BodyMedia(Saturday)

Some of that is exercise (treadmill and bike, treadmill sometimes “easy”, other times, “vigorous”) and some just ordinary activity (cooking, washing dishes). The only good correlation is that my known couch potato times do show up as fairly minimal actitivity, but, OTOH, washing dishes shows up as more intense than even a deliberately maximum intensity (although brief) workout on treadmill.

Now in terms of my “perceived level of effort” I already have a fairly good idea on intensity ranking of my machines:

  1. elliptical at almost any workout level, but especially when I do some “sprints”
  2. bike, when I do maximum level (like the old days on a real bike climbing up to Skyline) but since bike is fairly new I can’t sustain high levels very long (even like the climb up Old Woodside Road)
  3. treadmill, when I do maximum sustainable effort. In this case ‘maximum’ is based on some restraint due to injury I’ve had and stress treadmill type workout puts on my old joints. I can actually do a higher level (and probably sustain longer than either bike or treadmill) at comparable perceived level of effort but I don’t to avoid injury.
  4. bike, routine pedaling (more or less like my old conditioning rides on Foothill Expressway and Junipero Serra)
  5. household chores (actually some exercise upper body more since 1-4 are mostly lower body) but nothing I’ve done in the week with BodyMedia montoring me has been as high perceived level of effort as my exercise.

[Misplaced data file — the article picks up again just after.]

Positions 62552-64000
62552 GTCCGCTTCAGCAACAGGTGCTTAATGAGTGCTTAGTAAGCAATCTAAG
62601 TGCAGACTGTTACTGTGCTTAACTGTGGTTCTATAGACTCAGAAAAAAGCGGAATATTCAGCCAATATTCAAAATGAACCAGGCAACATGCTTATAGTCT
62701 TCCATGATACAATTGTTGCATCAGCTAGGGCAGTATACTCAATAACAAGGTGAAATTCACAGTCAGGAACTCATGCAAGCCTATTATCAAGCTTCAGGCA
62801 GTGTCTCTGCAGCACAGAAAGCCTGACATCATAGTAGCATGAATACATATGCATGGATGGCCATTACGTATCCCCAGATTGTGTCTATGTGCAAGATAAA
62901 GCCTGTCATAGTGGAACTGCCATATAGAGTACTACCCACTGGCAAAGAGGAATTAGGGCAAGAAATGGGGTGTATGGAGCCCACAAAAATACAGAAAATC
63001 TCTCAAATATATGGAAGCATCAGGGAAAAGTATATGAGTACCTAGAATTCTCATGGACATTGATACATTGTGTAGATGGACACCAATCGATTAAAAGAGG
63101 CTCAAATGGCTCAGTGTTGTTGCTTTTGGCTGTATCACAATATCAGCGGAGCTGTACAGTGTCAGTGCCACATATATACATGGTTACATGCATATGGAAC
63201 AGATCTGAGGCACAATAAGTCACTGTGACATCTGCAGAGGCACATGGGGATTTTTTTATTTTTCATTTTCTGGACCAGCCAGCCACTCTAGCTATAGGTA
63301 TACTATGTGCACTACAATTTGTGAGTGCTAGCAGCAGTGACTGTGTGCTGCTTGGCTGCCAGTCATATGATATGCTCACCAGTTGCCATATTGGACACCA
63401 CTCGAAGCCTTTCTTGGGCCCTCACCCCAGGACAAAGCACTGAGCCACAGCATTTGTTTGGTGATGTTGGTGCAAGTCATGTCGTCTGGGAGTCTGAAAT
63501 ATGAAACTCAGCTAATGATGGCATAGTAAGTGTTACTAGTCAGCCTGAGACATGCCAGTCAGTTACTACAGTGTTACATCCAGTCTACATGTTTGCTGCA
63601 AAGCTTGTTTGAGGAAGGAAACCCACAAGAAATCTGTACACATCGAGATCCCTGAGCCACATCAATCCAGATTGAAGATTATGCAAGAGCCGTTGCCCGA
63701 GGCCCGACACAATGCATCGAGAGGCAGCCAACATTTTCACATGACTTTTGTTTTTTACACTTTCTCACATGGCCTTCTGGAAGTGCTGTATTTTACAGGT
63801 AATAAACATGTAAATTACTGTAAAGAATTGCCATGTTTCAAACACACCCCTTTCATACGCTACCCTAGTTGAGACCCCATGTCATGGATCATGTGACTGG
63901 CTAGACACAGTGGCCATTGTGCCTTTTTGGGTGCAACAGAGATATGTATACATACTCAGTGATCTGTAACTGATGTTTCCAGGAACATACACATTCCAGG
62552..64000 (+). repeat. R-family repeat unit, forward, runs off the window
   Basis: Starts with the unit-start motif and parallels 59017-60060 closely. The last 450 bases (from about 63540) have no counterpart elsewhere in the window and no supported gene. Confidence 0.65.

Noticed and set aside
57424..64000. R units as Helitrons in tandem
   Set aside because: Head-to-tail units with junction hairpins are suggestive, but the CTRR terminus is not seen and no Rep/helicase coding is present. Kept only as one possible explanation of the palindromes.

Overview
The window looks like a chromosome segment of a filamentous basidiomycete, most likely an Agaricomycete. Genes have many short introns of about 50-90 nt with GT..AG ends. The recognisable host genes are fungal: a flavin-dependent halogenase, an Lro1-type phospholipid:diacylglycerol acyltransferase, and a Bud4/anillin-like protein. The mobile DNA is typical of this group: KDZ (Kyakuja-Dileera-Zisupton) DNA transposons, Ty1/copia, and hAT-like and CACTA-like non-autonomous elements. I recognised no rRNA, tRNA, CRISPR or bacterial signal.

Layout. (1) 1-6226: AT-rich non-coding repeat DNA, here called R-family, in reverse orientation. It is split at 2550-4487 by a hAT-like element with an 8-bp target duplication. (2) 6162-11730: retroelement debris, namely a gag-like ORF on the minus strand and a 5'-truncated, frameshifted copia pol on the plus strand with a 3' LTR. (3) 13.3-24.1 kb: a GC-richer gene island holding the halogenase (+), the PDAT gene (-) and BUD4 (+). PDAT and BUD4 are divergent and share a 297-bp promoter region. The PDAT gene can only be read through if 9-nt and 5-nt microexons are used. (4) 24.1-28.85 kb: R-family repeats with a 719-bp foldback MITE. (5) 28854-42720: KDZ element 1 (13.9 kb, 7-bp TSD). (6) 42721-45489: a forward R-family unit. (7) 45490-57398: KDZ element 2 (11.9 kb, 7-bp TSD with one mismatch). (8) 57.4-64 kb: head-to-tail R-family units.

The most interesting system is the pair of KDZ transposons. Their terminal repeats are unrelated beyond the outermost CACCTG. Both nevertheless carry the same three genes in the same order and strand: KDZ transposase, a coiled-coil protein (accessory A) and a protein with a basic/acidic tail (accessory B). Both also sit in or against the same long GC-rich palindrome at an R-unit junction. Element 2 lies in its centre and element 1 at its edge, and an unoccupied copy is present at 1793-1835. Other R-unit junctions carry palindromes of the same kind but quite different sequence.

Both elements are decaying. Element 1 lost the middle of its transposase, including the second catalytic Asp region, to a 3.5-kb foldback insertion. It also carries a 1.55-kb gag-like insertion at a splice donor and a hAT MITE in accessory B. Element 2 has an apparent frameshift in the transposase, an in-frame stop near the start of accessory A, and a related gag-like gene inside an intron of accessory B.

So the BodyMedia system seems to be working (it certainly triggers me to go do more exercise every time I eat something so my “Calorie Balance” stays where it should be (my 2lb/week loss plan = -1000 balance/day, but I’ve managed to average 1728/day, which, btw, would then be about the 2.9lbs loss BodyMedia data predicts. So if I want to achieve my “predicted” weight for next week this will mean actually doing 1440 “balance” average for the seven days of this week, so next week I should have another number to look at. I’m a slave to this thing (for a while at least) so having a better target number will keep me going. For instance, as of 1.5 hours ago (when I uploaded the sensor’s data) I’m only at 831 calorie deficit so that has induced me to at least walk around a bit outside (a thrill, given it is about 18F and I’m not wearing my jacket) so now I want to upload again to see if I’ve burned off the Starbucks snack now.

[After a crash and reboot while attempting to sync BodyMedia I’m now safely ahead with 1150 calorie balance (and thus my fanatical need to achieve these goals achieved, for the moment) and a prediction of 3003 calories for the day, safely below my average of 3359 (during six full days of recording and heavy exercise), but this shows the problem with BodyMedia. Today is effectively a “sedentary” day and thus closer to 2228 calories the calculators predict so BodyMedia is way too high today, since I was averaging over 1300 calories/day exercise (as machines report) vs only 356 (measured with activity over predicted with no activity). So there is still a lot of work to do getting my own predictability with the BodyMedia system]